Despite the drama of those two days when Annabelle seemed to be struggling to come to terms with Robin’s confession, eventually she had made it clear how she felt. She had done so with more conviction that he had ever seen from her before. He wasn’t imagining it, she wanted a life with him, despite everything that happened. It was clear that if she wanted to be with another man, she had opportunities waiting. Chris was obviously waiting to stake a claim on Annabelle. But she had made it very clear. She was in love with Robin. That had bolstered his self-confidence enormously and sent him back to Switzerland more determined than before to work to pay his debt off as quickly as possible.
He went back to Wikipedia on his phone to read the passages that had struck him over again: People with BPD tend to have trouble seeing their identity clearly. In particular, they tend to have difficulty knowing what they value, believe, prefer, and enjoy. They are often unsure about their long-term goals for relationships and jobs. This can cause people with BPD to feel “empty” and “lost”. Self-image can also change rapidly from healthy to unhealthy. The often intense emotions people with BPD experience can make it difficult for them to concentrate.
There were a long list of characteristics that Robin read and could easily identify with what he knew of Annabelle’s behaviour at times, ever since he had met her four years earlier: Pliant, submissive, loyal, humble; feels vulnerable and in constant jeopardy; feels hopeless, depressed, helpless, and powerless. Negativistic, impatient, restless, as well as stubborn, defiant, sullen, pessimistic, and resentful; easily feels “slighted” and quickly disillusioned. Captivating, capricious, superficial, flighty, distractible, frenetic, and seductive; fearing loss, the individual becomes agitated; gloomy and irritable; self-punishing.
Robin started to dwell on glimpses into a side of Annabelle that she didn’t seem to have been allowed to cultivate. What did Annabelle Riley really want in her life? He had asked her that just before they said goodbye to each other in Blackwood. Annabelle has said she did not know. Robin realized that Annabelle had always submitted to his decisions, his preferences. She had been dependent on him, devoted to him, as she probably had been to Dean before him. Always eager and excited with whatever he had decided. What were her dreams?
“She Dreams”. Robin immediately thought of Dean’s song, one of the songs on their first album. It was the only song on the album sung by Dean, rather than the band’s lead singer Nick. He typed it into the scrollbar on his phone and waited for the YouTube video to appear. Those first verses seemed to take on new meaning. Robin found himself feeling great empathy for Dean for the first time.
This was a man who was in love with a woman who did not know herself. A man who was afraid his lover was like a child in how much she needed him. A man who is is afraid of the responsibility because she needs love, she needs care. A man who was eager to see her grow her own wings and fly…fly like in her dreams.
She dreams of a great quest, she dreams she’ll pass the test, she dreams she’ll be the best, she dreams she’ll find rest. “Let’s go build a boat for me and you, and sail away on the ocean blue. We’ll stop at every bay we pass along the way. Dancing in the sand, walking hand in hand. The last verse was the plea of the same man singing to his lover to make her dreams stronger than the shame, stronger than her tears, stronger than the pain and stronger than her fears.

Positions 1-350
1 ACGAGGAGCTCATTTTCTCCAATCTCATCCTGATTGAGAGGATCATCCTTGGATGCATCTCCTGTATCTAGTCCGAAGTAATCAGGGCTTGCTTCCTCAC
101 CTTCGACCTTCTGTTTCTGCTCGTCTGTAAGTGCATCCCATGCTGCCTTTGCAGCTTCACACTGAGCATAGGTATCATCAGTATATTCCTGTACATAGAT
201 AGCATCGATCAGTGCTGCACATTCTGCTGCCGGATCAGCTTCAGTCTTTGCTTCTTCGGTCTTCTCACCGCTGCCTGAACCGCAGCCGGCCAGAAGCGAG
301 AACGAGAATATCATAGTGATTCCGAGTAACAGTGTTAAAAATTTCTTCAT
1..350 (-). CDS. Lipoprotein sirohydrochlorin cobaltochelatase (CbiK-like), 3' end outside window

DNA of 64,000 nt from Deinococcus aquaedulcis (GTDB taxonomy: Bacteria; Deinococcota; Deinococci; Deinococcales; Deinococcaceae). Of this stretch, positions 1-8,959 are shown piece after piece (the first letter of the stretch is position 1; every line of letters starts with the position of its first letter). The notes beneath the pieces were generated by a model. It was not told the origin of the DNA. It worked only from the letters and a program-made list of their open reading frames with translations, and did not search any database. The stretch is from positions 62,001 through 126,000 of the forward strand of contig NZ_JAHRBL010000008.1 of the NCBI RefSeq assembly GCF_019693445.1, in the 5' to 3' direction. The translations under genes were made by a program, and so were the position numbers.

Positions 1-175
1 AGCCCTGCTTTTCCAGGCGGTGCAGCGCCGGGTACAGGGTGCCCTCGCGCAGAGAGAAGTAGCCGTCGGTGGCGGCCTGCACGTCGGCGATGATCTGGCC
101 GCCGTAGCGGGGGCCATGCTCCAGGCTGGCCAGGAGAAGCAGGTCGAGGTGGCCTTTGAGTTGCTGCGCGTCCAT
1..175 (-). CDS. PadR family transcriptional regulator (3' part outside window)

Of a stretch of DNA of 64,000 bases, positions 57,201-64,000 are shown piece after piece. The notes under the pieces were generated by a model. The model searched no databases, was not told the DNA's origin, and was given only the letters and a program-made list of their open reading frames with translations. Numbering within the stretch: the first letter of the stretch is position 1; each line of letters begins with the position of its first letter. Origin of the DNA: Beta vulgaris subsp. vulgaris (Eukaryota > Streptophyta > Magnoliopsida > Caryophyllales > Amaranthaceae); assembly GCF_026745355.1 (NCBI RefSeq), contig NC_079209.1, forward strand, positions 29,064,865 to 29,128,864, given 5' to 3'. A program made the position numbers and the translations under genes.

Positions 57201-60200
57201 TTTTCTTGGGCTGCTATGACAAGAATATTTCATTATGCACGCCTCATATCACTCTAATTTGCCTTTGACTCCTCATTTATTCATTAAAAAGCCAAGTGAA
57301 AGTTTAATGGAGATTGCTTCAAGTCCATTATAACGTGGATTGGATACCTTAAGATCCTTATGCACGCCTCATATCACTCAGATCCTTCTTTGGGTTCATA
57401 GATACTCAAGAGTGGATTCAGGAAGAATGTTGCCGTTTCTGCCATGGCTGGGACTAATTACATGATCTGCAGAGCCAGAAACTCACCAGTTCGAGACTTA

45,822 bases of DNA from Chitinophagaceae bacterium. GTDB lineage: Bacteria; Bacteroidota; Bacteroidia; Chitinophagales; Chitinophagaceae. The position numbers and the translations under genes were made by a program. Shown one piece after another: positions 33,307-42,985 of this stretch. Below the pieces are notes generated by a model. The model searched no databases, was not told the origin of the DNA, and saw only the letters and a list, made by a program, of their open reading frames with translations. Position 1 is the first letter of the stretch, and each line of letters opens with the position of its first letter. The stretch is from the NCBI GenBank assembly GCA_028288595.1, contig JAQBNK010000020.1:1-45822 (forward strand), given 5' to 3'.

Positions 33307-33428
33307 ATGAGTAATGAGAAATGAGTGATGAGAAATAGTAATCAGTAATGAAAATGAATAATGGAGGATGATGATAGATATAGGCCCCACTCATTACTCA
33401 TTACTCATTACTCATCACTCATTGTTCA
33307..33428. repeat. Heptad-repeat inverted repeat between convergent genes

The guitar chords rung out a soul-churning melody that had made that single win the attention of critics and fans. It was the standout track from Mildew’s first album. But listening to it afresh, Robin really began to appreciate how much Dean had cared for Annabelle. There was no doubt Dean was singing about the same woman Robin was in love with.
Robin saw on the side of his screen was a list of other Mildew tracks including right at the top the song that he was well aware had just been released, “Only One Woman”. He listened carefully to the lyrics, searching for clues about how Dean saw Annabelle now:
“It turns out the woman is still a child, Who needs to be held and told she’s a good girl”
“Discovered too late I’d lost someone so rare, Why did I hurt her, deceive and betray her?”
“She gives up her own dreams to make yours come true, Won’t believe in herself, she’ll believe in you”
Somehow, those words taunted Robin. It was a like a list of things he had missed, things he had taken for granted about Annabelle. He flicked back to the Wikipedia entry on BDP. Right there in the first paragraph it mentioned “fear of abandonment“. With great force, Robin was reminded of what he had done. He had abandoned Annabelle. He had left her in Blackwood, going to seek help for his own mental state, and on arriving in London he had done the things she hated, he had hurt her, deceived and betrayed her.
Although he hated the first half of the chorus of the song Dean had written, it was a reminder that he had ended up doing exactly what Dean had, he had abused alcohol and cocaine. Annabelle, who had given up her career with Sony, her stylish apartment, her world of friends, to come after him. She didn’t believe in herself, she believed in him, despite how much he had let her down. She had been broken. But she had kept on loving. Loyal, humble, submissive – yes she was. Hopeless, helpless, powerless – she may well have been during his absence. Yet here she was, back by his side.
Robin fixed his gaze upon Annabelle, who was still asleep. Perhaps Annabelle may not have been able to come to terms with the diagnosis she had received. But Robin found it easy to accept. New light on the workings of Annabelle’s mind and heart helped him to solidify his resolution. He vowed silently never to let Annabelle believe she was a failure, feel rejected, or to fear abandonment. He would help his exceptionally enthusiastic, idealistic, joyful, and loving lover to believe in herself, to feel completely secure and loved, and to make her own dreams come true.
Why had he ever doubted the depth of her feelings for him? She had probably been hungering for him to supply an unshakable love she could rely on. Starting that very day, he would make sure Annabelle was absolutely certain that she was loved for the beautiful person she was.
You can read the next part of Annabelle’s story here:
Kim, the creator of Writer Side of Life has given us some great writing prompts. Several of them appealed to me, but I have only chosen one to work on for now, because I am still playing catch up with blogging, after my trip to Australia:
I chose a prompt under the ROMANCE section: 3. Who is she waiting for?